When a celebrity passes away, media outlets generally run two kinds of stories. The first deals with how beloved the athlete or entertainer was while listing their honors and achievements, and the second concerns their estate planning acumen or lack thereof. Nevada residents will likely have read about the estate planning gaffes of the actors James Gandolfini and Philip Seymour Hoffman, and they may have learned recently about the prudent use of living trusts by the legendary basketball coach Dean Smith. However, the feud between the widow and children of Robin Williams over the contents of a California residence does not fit neatly into a good or poor estate planning narrative.
Williams appears to have taken a pragmatic and considerate approach, and his estate plan included a detailed last will and testament as well as a trust for his wife. Williams’ will left his children property including photographs and memorabilia, but his widow believes that some of the items being taken by the children from the couple’s Tiburon home were left to her.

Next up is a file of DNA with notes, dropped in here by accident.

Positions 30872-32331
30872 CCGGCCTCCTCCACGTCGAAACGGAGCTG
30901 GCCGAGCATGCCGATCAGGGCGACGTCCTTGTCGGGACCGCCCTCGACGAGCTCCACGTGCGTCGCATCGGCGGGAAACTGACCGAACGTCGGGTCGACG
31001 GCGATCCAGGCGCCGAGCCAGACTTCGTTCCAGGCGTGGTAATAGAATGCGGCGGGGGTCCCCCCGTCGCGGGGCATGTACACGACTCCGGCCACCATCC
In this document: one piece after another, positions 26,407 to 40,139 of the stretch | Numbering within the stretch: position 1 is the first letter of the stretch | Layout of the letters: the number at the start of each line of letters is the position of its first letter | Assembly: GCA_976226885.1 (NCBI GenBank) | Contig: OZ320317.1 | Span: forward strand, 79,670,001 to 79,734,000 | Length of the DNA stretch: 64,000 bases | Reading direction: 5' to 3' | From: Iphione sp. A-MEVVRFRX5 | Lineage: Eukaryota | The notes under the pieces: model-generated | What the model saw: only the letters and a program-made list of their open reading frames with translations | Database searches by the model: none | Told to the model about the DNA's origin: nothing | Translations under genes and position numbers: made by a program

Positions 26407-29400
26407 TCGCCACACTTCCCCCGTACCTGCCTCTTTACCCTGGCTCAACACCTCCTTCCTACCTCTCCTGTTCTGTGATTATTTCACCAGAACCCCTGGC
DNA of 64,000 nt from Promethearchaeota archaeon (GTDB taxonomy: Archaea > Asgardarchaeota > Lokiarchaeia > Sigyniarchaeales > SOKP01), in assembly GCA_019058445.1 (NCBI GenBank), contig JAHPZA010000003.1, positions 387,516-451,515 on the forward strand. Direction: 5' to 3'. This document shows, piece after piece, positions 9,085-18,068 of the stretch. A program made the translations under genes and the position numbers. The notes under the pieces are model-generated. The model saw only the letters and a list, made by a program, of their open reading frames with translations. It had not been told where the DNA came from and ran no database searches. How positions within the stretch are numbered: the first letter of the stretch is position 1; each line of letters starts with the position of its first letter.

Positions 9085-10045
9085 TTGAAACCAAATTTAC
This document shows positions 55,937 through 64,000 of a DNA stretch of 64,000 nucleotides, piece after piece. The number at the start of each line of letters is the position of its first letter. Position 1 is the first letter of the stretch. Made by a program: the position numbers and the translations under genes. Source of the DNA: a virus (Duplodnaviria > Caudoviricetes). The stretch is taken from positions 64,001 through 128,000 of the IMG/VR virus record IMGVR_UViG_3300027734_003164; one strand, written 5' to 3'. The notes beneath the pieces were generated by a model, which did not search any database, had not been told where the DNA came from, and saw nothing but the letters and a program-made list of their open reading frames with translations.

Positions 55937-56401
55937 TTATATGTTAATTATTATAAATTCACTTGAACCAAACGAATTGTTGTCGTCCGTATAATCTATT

A March 30 judicial ruling gave the parties two months to settle the dispute, and the judge recommended that a mediator be called in if an amicable resolution remained elusive. The ruling came after Williams’ widow and her stepchildren made it clear that they did not wish the matter to be decided in court.
The items at issue in this case have more sentimental than financial value, and the dispute is likely exacting a high emotional toll on all parties concerned. While attorneys will stress the importance of well drafted estate planning documents, they will also often advise benefactors to discuss their wishes frankly with family members. This kind of open conversation could allow areas of potential disagreement to be identified and resolved.